The Church's holiness and human wisdom are expressed very clearly in what is called "The daily decalogue of Pope John XXIII":


1) Only for today, I will seek to live the livelong day positively without wishing to solve the problems of my life all at once.


2) Only for today, I will take the greatest care of my appearance: I will dress modestly; I will not raise my voice; I will be courteous in my behaviour; I will not criticize anyone; I will not claim to improve or to discipline anyone except myself.


3) Only for today, I will be happy in the certainty that I was created to be happy, not only in the other world but also in this one.


4) Only for today, I will adapt to circumstances, without requiring all circumstances to be adapted to my own wishes.


5) Only for today, I will devote 10 minutes of my time to some good reading, remembering that just as food is necessary to the life of the body, so good reading is necessary to the life of the soul.


6) Only for today, I will do one good deed and not tell anyone about it.


7) Only for today, I will do at least one thing I do not like doing; and if my feelings are hurt, I will make sure that no one notices.


8) Only for today, I will make a plan for myself: I may not follow it to the letter, but I will make it. And I will be on guard against two evils: hastiness and indecision.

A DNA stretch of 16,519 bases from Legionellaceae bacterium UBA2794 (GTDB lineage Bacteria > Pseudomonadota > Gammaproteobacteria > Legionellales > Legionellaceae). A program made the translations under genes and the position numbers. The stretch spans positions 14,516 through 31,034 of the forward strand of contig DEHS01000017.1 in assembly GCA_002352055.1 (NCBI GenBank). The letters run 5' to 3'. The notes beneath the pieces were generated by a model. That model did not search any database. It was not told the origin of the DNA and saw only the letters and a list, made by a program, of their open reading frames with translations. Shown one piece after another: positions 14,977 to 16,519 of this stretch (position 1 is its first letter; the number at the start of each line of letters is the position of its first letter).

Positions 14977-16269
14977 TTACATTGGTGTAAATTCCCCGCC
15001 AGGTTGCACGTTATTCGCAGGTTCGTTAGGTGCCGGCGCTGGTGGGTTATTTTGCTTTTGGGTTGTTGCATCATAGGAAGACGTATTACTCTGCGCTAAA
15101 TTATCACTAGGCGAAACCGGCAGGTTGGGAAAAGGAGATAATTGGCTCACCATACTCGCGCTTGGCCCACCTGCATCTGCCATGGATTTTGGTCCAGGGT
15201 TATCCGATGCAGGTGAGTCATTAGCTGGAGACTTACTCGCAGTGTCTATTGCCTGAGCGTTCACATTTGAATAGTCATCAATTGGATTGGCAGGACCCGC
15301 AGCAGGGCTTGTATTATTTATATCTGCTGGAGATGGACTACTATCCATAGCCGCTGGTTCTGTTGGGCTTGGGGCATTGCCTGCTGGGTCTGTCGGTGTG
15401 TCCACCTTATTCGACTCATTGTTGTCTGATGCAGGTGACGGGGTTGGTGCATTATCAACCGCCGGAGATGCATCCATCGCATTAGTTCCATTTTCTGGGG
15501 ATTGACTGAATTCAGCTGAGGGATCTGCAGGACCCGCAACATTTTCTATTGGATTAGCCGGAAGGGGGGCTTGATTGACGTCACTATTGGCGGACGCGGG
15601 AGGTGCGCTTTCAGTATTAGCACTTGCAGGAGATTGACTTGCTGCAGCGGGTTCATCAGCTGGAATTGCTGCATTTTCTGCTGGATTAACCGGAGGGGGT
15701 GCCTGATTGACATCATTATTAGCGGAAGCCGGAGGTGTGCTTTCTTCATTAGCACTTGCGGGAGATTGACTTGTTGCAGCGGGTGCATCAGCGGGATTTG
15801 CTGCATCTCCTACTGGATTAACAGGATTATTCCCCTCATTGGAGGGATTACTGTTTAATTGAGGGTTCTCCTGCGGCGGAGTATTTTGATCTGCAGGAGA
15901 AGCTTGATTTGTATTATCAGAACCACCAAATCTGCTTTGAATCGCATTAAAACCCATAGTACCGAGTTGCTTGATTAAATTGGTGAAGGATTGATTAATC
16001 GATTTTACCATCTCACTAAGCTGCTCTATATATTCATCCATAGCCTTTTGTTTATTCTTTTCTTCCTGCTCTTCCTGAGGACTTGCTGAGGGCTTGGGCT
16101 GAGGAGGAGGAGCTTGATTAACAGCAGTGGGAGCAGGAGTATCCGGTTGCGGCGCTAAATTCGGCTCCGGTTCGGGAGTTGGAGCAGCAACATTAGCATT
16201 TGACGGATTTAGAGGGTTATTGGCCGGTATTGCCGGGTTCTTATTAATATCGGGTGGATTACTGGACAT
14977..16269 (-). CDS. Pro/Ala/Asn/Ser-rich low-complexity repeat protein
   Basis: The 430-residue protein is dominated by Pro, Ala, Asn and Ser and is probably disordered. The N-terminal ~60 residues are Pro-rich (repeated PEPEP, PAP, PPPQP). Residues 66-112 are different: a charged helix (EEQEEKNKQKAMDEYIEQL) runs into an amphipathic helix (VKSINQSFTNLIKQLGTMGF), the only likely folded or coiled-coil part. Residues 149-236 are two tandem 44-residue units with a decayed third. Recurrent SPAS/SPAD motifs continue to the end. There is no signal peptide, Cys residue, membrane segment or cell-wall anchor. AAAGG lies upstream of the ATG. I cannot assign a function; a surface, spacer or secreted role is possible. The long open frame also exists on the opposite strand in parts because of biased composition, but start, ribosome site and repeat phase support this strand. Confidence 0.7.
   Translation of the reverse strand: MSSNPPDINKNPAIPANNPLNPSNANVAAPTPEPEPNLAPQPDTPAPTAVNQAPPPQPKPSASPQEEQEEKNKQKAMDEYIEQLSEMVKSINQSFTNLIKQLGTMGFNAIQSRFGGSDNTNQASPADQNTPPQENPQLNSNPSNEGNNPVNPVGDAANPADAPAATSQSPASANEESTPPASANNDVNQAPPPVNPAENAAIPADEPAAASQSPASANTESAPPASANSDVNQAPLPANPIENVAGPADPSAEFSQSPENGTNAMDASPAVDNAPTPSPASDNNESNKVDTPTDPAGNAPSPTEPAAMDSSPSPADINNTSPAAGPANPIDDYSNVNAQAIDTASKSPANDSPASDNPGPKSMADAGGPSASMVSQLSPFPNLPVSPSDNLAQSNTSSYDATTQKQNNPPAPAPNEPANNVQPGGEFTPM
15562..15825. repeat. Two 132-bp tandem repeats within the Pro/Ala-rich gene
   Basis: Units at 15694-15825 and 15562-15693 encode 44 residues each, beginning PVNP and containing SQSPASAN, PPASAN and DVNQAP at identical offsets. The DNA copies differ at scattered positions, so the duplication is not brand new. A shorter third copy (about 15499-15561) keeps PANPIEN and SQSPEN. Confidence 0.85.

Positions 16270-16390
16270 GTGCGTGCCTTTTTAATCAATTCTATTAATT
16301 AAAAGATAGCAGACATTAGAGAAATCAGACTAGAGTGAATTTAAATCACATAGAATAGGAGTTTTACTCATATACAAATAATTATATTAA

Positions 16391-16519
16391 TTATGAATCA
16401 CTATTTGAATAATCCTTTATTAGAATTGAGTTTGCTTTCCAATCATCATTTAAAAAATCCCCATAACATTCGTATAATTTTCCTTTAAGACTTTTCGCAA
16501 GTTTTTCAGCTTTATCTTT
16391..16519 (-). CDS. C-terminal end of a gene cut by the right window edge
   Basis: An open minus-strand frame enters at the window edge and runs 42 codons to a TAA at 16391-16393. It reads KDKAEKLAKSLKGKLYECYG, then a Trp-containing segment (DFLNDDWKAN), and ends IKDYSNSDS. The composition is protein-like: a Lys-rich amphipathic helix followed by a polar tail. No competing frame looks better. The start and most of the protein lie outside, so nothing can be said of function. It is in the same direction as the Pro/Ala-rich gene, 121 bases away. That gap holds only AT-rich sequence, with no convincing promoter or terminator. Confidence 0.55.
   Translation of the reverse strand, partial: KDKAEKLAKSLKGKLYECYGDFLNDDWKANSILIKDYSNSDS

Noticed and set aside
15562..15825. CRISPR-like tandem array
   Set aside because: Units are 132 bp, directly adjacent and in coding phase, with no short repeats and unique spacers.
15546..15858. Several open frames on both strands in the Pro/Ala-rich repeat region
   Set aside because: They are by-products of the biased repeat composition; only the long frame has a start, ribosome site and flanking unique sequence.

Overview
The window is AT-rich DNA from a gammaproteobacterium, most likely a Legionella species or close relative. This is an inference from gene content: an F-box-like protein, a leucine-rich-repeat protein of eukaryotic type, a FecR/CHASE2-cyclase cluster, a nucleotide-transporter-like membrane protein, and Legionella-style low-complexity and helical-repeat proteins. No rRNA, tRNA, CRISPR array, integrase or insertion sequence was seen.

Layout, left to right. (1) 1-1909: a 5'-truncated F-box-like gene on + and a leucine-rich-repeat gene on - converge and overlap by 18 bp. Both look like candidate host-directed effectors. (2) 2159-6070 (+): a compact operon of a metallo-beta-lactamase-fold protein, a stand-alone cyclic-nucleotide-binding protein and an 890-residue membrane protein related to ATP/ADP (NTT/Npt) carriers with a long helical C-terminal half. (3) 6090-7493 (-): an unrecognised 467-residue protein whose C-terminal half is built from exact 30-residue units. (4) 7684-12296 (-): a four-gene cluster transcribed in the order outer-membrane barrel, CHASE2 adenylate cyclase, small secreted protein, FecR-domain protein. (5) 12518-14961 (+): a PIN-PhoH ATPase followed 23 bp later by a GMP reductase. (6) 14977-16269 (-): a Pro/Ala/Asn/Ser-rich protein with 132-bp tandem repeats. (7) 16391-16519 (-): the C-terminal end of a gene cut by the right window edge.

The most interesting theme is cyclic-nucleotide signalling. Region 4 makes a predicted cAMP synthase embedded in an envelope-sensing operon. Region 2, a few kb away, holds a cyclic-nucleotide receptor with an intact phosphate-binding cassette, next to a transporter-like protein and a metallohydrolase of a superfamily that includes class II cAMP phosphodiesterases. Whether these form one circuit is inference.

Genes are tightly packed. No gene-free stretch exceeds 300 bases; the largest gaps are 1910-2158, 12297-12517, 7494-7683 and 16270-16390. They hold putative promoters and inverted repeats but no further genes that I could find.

9) Only for today, I will firmly believe, despite appearances, that the good Providence of God cares for me as no one else who exists in this world.


10) Only for today, I will have no fears. In particular, I will not be afraid to enjoy what is beautiful and to believe in goodness. Indeed, for 12 hours I can certainly do what might cause me consternation were I to believe I had to do it all my life.


To conclude: here is an all-embracing resolution: "I want to be kind, today and always, to everyone". In this way, we can put Pope John's hope for every Christian into practice: "Every believer in this world must be a spark of light, a core of love, life-giving leaven in the mass: and the more he is so, the more he will live, in his innermost depths, in communion with God".


As we come to Easter 2014, I pray we each can take on this simple rule, and, especially, number 3: "Only for today, I will be happy in the certainty that I was created to be happy, not only in the other world but also in this one."  We have the joy of life in Jesus Christ.  In the words of the hymn by Brian Wren, "I come with joy to meet my Lord, forgiven, loved, and free, in awe and wonder to recall his life laid down for me" (The Hymnal 1982, #304).  In John's words, we are each called to be the bearers of "truth, justice, love, and freedom" in God's world. 


I would also ask your special prayers for Pope John XXIII on April 27.


May God bless you this Easter as you are a blessing to those around you each and every day.


Aloha ma o Iesu Kristo, ko mākou Haku,



The Right Reverend Robert L. Fitzpatrick

+ Keali'ikoaokeakua



The Episcopal Church in Hawai'i

Office of the Bishop
229 Queen Emma Square
Honolulu, HI 96813
(808) 536-7776, ext. 326; Neighbor Islands: 1-800-522-8418